Text. I The Right To Learn
In America, higher education has long been considered not a privilege but a right. The
1862 passage of the Land-Grant Colleges Act brought education to the people by
establishing universities in every state, geared toward providing not only liberal-arts
education but training in pedagogy, agriculture, engineering, the law, medicine and other
5 professions. After World War II, the new Bill further democratized access to higher
education, turning it into a basic right worthy of public funding. Since 1972, millions of
low-income students have paid for their education with more than $ 150 billion in federal
Now that same concept of education as a right is spreading throughout the world. Even
10 the citizens of countries still in transition from their colonial legacies or emerging from
war and civil strife demand that their homelands provide university-level education.
Individuals increasingly recognize that their lot in life depends on their level of education
and training. And countries view free or affordable higher education as essential to their
modernization and successful participation in the global market place. Many countries
15 have tried to meet this growing demand by establishing as many institutions of higher
education as possible. But creating a quality university system is easier said than done;
though good schools can solve social ills from poverty to unemployment, a thousand
practical problems and policy constraints stand in the way of developing them.
Indeed, simply establishing a school is not the same as having the requisite personnel,
20 equipment, material, technological know-how and finances to sustain it. In developing
nations, there may be enough political will for equal opportunity in higher education, but
not enough resources for excellence. There are other challenges as well: in developing
parts of Africa, Asia and Latin America, some of the best universities are under pressure
to admit students from across the continent, in part–as in the United States–to increase
25 their prestige and revenue. Often, this provokes debate within the university and the
society at large about whether a nation should reserve its limited educational resources
for its own population, or welcome students from across the region in the hope of
prompting solidarity with neighboring states.
Some have turned to “virtual universities” or distance learning to help solve the
30 problem. Widespread access to the Internet has made this feasible. But it also raises a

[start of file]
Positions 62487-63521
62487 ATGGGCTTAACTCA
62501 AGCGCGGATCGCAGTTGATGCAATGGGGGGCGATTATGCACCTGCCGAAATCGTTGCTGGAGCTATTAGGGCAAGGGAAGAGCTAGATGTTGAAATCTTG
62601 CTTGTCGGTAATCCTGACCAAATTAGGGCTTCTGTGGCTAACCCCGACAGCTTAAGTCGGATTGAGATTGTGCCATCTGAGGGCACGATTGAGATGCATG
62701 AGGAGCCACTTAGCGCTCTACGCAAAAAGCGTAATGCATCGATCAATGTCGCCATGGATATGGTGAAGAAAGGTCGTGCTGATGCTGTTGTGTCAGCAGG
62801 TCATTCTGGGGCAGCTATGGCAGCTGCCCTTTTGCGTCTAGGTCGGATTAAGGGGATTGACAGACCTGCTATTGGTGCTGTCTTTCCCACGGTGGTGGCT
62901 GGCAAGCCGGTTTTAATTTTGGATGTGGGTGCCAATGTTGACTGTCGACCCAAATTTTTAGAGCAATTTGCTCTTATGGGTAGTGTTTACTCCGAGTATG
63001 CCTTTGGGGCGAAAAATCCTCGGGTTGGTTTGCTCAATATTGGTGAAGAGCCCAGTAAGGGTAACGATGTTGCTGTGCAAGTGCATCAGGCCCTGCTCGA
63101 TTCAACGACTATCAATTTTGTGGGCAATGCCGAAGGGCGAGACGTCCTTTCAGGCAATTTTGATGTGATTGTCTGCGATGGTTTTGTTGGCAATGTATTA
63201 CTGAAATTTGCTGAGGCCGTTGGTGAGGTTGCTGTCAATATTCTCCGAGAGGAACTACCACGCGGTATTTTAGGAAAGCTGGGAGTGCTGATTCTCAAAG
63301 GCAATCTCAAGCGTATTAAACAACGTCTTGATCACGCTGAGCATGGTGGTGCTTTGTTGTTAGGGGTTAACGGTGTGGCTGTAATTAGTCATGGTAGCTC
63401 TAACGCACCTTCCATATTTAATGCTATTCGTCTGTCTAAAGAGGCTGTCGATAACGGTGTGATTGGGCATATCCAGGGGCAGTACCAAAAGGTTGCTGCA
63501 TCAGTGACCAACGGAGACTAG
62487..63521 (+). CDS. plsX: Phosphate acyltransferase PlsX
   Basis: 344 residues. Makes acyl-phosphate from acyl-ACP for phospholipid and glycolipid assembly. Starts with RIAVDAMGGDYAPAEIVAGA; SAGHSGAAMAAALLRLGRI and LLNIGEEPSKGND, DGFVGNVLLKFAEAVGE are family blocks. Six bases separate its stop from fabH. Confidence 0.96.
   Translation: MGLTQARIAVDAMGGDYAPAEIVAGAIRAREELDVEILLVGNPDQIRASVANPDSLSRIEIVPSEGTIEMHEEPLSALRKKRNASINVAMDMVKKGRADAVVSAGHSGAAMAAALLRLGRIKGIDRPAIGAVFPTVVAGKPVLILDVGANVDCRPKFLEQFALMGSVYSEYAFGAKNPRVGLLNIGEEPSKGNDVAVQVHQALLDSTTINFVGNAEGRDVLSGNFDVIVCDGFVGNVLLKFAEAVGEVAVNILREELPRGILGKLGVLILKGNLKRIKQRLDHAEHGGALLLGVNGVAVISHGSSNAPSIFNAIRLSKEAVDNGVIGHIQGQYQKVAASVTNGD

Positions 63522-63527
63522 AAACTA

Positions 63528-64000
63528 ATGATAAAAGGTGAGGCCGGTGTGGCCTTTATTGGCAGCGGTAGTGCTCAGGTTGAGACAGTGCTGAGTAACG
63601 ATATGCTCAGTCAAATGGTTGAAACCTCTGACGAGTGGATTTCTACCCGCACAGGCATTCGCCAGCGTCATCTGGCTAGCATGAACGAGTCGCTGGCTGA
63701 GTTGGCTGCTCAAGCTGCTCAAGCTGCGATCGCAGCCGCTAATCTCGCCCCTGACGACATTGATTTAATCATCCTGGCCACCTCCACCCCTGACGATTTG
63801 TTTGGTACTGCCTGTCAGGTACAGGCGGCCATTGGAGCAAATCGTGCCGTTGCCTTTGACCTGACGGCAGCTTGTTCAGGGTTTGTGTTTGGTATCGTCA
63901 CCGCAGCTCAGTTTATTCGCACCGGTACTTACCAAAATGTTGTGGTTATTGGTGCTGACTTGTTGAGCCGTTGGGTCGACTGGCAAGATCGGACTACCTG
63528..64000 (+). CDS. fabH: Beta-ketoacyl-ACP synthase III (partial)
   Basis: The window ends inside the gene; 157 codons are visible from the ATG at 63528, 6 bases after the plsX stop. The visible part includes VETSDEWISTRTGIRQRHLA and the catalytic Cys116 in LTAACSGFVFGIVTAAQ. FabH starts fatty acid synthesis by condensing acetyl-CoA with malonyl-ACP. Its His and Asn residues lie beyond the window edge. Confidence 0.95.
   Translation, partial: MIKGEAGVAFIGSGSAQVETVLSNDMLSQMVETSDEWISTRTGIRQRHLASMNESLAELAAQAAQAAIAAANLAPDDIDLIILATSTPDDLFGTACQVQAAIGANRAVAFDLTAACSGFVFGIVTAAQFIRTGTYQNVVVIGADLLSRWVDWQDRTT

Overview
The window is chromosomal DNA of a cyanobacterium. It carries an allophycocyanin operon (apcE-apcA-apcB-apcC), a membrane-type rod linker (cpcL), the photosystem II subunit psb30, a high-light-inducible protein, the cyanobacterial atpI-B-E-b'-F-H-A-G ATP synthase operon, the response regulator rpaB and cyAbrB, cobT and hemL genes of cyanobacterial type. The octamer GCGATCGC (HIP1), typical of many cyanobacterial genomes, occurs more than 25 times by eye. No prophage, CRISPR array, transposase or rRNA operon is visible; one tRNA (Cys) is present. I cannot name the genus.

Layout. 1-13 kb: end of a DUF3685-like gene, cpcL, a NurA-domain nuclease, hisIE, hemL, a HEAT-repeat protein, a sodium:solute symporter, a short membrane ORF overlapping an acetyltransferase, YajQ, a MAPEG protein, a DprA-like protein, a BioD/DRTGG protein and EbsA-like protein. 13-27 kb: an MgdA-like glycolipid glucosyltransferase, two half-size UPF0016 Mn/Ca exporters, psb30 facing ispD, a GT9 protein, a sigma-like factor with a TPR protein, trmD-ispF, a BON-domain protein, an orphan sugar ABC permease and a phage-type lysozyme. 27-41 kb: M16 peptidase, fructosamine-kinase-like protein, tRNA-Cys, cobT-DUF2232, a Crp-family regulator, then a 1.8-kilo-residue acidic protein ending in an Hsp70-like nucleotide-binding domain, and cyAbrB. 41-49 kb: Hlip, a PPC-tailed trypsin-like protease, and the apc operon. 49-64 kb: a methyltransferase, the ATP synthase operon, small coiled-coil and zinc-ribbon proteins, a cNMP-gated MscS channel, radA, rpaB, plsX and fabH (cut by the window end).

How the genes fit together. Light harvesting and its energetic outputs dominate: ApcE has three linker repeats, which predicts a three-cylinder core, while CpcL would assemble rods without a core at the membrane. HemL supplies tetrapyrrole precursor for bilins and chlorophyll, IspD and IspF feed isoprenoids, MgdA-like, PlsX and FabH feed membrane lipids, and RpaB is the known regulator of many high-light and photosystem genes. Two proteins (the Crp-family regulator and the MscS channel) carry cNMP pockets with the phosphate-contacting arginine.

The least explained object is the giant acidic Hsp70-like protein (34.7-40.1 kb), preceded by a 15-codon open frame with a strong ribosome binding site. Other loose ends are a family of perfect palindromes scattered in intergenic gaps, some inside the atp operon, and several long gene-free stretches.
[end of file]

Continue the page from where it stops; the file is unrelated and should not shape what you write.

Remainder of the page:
number of concerns: to what extent, for example, does personal interaction with teachers
matter? How much does mixing with other students contribute to an understanding of
different ethnic groups, races and ideologies? What about the whole environment created
by being part of a learning community over the course of four years?
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35 A first-rate faculty is key to building a successful university. But strapped for cash,
time and expertise, many institutions simply import visiting professors or rely on part-
time graduate students to teach. Such hires usually remain outsiders among the university
community, receive few benefits and are often neither adequately trained nor highly
skilled. The opposite extreme–hiring academic “stars” in order to gain prestige but then
40 leaving empty the coffers needed to hire young, high quality professors–is also a recipe
for institutional weakness. Ironically, universities suffer further when governments, along
with local and international corporations, raid their best and brightest teachers.
In many globalizing markets, student expectations far outstrip the capabilities of
fledgling university systems. China, for instance, has made remarkable efforts to provide
45 ample educational opportunities for its talented young people. Yet everyone wants a top
degree; students who attend second-tier universities eagerly pay extra to have their
degrees bear the name of a better university–and have been known to riot when denied
that opportunity. Some recent Chinese college graduates have refused to move out of
their dormitories after failing to find either jobs or affordable housing.
50 Similar frustrations are evident in other developing countries, where a science degree
is no guarantee of a job in that field. Under-employing a country’s best-educated citizens
is counter-productive, demoralizing and devastating to the yearning for upward mobility.
A physicist working in a customs house is a symbol of national stagnation, not
advancement. It also makes painfully clear that the right to an education doesn’t
55 automatically translate into the right to a suitable challenging, high-paying job.
Even when universities do everything in their power to provide excellent, high-
quality education, the need to respond to the forces of globalization by developing
technology or building international ties often leads them to neglect their own nation’s
social agenda. If a nation is to progress, it needs well-educated teachers, doctors, lawyers,
60 social workers, journalists and business leaders, among others. And these individuals
must be not only trained but retained, requiring incentives to keep them at home.
Otherwise, we see, for example, an exodus of trained health-care providers from
developing nations to Western hospitals. Britain has been a huge beneficiary of nurses